BARS CITED FOR OUTSIDE DRINKING
After receiving two liquor violations and a warning from police officers this summer, Quincy Bar & Grill owner Adelle Bonatti-Lloyd is worried the city will yank the bar’s liquor license. The bar, at 609 Main St., was cited for the violations when police officers discovered patrons who left the facility were carrying open containers of alcohol.
While other bars in Grand Junction’s core also received tickets, Quincy’s and the former Corral Bar, 539 Colorado Ave., which is now under new ownership and called The Snowflake Bar & Grill, were cited the most this summer: two tickets and a warning.
At this time, a meeting has not been scheduled between the city’s liquor licensing board and Quincy’s owners to determine whether any sanctions will be imposed. Meanwhile, Bonatti-Lloyd is fretting because the bar’s liquor license is up for renewal next month.
“The one thing I’m concerned about is the employees,” she said of a potential closure for any amount of time. “Like lots of people, they live paycheck to paycheck. They’ve got to eat and pay the rent.”
Bonatti-Lloyd said she feels police are just doing their job in enforcing liquor codes, but other city groups put pressure on police to more heavily patrol Grand Junction’s downtown core this summer.
A bartender at Quincy’s, who only gave his first name as “Bud,” said Grand Junction police officers, dubbed the Impact Team, patrolled the downtown on bikes and would camp out near Quincy’s just to look for problems.
“We’ve worked really hard at eliminating the bad seeds,” he said. “It just seems no matter what we do, (police) try to find something to get us.”
According to City Clerk Stephanie Tuin, she has never seen an example of the city revoking a restaurant or bar’s liquor license, and even a liquor license suspension is rare.
“We’re not out to mess up their business, we’re just out for compliance,” she said. “Our goal is not to shut them down, it’s protecting the public from what could affect them adversely.”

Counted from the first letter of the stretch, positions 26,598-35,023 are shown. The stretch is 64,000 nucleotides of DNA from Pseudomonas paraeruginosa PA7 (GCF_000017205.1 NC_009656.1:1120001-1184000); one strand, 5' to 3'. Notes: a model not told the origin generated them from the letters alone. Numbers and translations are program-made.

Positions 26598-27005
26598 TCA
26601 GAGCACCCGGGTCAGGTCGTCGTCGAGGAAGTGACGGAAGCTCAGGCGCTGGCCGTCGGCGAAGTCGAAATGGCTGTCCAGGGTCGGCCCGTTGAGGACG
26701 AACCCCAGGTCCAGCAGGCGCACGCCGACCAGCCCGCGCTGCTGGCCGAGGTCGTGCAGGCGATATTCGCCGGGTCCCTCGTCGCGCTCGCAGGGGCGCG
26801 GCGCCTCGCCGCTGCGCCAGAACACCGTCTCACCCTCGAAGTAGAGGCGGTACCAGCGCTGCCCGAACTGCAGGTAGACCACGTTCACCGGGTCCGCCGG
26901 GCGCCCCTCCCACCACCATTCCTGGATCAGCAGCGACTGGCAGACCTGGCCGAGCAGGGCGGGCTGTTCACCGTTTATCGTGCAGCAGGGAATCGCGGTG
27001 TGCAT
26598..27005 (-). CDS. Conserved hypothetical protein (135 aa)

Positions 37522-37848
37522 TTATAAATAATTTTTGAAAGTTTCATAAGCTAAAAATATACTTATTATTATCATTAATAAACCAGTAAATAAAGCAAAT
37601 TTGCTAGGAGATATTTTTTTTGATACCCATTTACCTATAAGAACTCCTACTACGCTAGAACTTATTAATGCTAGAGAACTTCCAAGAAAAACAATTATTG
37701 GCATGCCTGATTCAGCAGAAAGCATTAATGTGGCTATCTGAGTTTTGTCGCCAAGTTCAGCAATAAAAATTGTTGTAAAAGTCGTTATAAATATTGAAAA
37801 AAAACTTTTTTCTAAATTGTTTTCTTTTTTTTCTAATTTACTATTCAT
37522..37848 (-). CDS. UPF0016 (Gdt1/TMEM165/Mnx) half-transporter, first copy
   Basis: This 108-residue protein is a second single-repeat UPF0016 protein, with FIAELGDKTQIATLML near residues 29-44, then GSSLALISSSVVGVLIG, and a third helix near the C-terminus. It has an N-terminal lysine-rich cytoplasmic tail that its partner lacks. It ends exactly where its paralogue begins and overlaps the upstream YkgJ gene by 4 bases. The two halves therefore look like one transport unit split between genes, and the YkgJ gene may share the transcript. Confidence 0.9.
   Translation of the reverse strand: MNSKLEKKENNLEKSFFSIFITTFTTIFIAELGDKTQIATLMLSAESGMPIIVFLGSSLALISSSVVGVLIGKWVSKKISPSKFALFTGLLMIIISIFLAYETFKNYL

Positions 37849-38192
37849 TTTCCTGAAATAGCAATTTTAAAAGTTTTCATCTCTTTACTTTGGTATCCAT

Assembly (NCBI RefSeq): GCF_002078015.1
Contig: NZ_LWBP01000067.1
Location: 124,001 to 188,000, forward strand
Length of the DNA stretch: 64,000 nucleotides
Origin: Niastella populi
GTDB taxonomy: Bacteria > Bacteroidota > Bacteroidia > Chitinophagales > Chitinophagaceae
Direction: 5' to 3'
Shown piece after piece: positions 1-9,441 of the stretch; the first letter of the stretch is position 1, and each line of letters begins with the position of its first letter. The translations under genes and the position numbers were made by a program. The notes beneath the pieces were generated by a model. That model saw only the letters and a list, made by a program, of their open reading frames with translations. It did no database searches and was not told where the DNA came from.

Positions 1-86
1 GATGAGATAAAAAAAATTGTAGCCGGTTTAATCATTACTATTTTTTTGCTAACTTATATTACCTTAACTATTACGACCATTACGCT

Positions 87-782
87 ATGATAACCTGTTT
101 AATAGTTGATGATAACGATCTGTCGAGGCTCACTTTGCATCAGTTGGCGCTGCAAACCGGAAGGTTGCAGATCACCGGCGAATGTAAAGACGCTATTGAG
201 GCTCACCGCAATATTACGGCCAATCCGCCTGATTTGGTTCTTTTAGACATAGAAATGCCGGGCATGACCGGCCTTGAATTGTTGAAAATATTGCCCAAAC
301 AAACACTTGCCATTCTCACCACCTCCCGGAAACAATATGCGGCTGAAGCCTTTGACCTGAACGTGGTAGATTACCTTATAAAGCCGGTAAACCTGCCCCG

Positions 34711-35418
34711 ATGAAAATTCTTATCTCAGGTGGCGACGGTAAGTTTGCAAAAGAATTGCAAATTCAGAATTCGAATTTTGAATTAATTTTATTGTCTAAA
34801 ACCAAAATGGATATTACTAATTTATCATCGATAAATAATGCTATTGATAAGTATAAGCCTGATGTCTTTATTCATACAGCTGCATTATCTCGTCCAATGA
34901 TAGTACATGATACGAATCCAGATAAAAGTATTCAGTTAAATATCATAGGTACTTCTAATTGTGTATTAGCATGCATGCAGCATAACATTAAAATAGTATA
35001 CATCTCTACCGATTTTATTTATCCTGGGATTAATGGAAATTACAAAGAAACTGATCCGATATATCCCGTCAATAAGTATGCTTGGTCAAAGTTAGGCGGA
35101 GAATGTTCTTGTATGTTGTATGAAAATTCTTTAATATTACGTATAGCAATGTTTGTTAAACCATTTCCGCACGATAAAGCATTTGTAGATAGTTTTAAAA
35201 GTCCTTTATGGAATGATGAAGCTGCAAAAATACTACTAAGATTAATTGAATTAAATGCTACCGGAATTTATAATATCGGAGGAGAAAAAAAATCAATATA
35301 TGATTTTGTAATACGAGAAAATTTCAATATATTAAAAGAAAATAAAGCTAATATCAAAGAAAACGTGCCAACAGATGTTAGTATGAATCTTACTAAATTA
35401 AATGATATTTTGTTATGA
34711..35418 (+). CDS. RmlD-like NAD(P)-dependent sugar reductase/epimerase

Last year, the city suspended two liquor licenses, barring the C&F Food Stores at 596 25 Road and 2847 North Ave. from selling 3.2 percent alcohol.
After a restaurant or bar receives a ticket, possible sanctions include a fine, suspension of a liquor license, more liquor enforcement training for employees, or some sort of plan agreed upon by both parties to remedy the situation, Tuin said.
Decisions about the city’s 155 restaurants and bars that serve alcohol are made at twice-monthly public meetings. At the meetings, either a Grand Junction Police Department officer or police service technician Lisa Maestas, who is in charge of liquor enforcement, provides a record of all service calls to a location and presents a recommendation to a hearing officer. Attorney Michael Grattan works on behalf of the city, acting as a judge to rule on any matter.
This summer, Rockslide Brewery, 401 Main St., and Weaver’s Tavern, 103 N. First St., each received one warning. Boomers, at 436 Main St., received a ticket.
Police spokeswoman Kate Porras denied that officers specifically targeted any one bar over another. The goal of the Impact Team was to focus on the downtown area, she said.
“It wasn’t a targeted effort at one particular establishment,” she said. “Part of the Impact Team’s job was to work with every liquor establishment on ‘enforcement to make sure that everyone was obeying the law.”
Bonatti-Lloyd, who has owned the Quincy Bar & Grill for about a year with her husband, William, said they overhauled security by adding more employees to check identification. They also cleaned up the food preparation area, and workers pressure-wash the sidewalk twice a week.
Recent approval from the city to fence in the bar’s alley entrance will provide a patio for smoking and should decrease the problem of minors trying to sneak inside, she said. Employees are drug-tested, and drinking alcohol while working is grounds for dismissal, she said.